By Larry Klaes
“Suddenly in the north sky… the sky was split in two, and high above the forest the whole northern part of the sky appeared covered with fire… At that moment there was a bang in the sky and a mighty crash… The crash was followed by a noise like stones falling from the sky, or of guns firing. The earth trembled.” So wrote a witness — fully forty miles away from the event — of the Tunguska impact of 1908, whose 100th anniversary is today. As Larry Klaes notes, small bodies still undetected by astronomers could pose the threat of another Tunguska, making the hunt for Earth-crossing objects a matter of high importance not just for science but planetary security.
Across the many billions of miles of space that our Solar System occupies in its small piece of the vaster Milky Way galaxy, the most numerous members of our celestial neighborhood by far are the comets, planetoids, and meteoroids.
Although much smaller than the Sun, the major planets, and many of the attending moons of the largest worlds, comets and planetoids can be found by the billions from inside the orbit of Mercury to halfway to the next star system, Alpha Centauri. The vast majority of comets occupy the utterly dark and cold outer realms of the Solar System past Neptune, the last and smallest of the giant planets. Comets are the icy remains of the birth of our Solar System roughly five billion years ago. Most planetoids can be found scattered between the orbits of Mars and Jupiter. These rocky bodies represent worlds that could never form into anything grander due to the massive, disrupting presence of Jupiter from the earliest days of our star system. Meteoroids are the scattered remnants of planetoid collisions, ranging in size from boulders to dust; they can be found in virtually every corner of the Solar System.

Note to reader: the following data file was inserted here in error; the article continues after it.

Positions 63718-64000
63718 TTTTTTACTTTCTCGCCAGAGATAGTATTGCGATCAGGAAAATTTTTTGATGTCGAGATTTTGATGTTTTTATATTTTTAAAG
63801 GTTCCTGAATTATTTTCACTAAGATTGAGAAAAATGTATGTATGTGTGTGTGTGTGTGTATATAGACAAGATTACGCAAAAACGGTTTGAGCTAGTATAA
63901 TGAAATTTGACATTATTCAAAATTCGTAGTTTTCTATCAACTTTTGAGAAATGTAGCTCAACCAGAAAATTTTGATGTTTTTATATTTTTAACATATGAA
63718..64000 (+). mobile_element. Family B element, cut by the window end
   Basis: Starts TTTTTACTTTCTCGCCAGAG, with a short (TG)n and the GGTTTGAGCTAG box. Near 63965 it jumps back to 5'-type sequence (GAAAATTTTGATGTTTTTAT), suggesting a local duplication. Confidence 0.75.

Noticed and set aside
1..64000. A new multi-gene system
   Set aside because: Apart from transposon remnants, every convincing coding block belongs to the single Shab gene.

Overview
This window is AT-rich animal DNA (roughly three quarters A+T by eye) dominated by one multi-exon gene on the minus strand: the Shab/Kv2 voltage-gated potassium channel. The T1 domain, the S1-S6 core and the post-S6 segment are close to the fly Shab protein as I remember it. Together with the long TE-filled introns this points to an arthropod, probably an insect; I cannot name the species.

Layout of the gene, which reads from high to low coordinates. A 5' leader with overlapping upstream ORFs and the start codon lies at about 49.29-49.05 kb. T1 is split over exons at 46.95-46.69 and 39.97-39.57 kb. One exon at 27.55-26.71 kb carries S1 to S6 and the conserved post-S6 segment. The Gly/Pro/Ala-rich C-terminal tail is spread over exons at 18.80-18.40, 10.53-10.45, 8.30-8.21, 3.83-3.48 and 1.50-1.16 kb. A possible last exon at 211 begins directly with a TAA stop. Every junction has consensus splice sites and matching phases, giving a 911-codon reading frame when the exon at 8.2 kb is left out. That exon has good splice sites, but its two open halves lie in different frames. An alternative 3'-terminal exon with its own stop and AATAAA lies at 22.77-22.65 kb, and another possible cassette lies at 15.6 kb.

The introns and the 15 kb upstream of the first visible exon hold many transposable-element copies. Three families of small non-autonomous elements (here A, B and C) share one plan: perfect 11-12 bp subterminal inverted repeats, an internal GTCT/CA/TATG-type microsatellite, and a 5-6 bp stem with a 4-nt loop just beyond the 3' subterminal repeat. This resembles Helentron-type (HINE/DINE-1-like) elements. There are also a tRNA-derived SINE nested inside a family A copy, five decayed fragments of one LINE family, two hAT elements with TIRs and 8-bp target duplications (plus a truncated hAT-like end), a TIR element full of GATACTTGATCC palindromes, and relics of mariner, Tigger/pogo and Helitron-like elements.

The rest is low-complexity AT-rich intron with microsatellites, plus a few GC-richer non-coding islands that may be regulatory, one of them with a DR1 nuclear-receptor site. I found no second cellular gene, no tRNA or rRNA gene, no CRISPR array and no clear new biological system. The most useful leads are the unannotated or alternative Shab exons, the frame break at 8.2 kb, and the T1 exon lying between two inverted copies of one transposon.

Like most things in reality, though, not everything in the Solar System stays in one neat area, especially over the vast stretches of time that our system has existed. Many comets have been perturbed from their distant orbits into new ones which cause them to venture into the inner Solar System. Some comets make briefs visits and then head back out into the blackness, not to be seen again for many centuries. Others plow directly into the Sun, while some get “caught” just right and end up in new, smaller orbits that cause these icy worldlets to return to our region of space in mere decades. Halley’s Comet is perhaps the most famous example of what astronomers call a short-period comet: Last visiting Earth in 1986, Halley’s Comet will come around again in 2061. Planetoids have also been knocked about through the ages, being whipped around by each other and larger worlds, or smashing together and subsequently finding themselves in different shapes and sizes along new circuits about the Sun.
Though aware of comets and planetoids for centuries, it has only been in the last few decades that astronomers and others have begun to take seriously the remote but definite possibility that some of these “rogue” objects could one day collide with our planet Earth. While our actual world could survive an impact with these much smaller celestial bodies, it would be another story for most of the life existing on the crust of this planet. The 160 million-year reign of the dinosaurs came to an abrupt end 65 million years ago when a chunk of ancient space debris a mere five miles across slammed into Earth. Earlier epochs may have seen even more organisms rendered extinct by similar celestial impacts.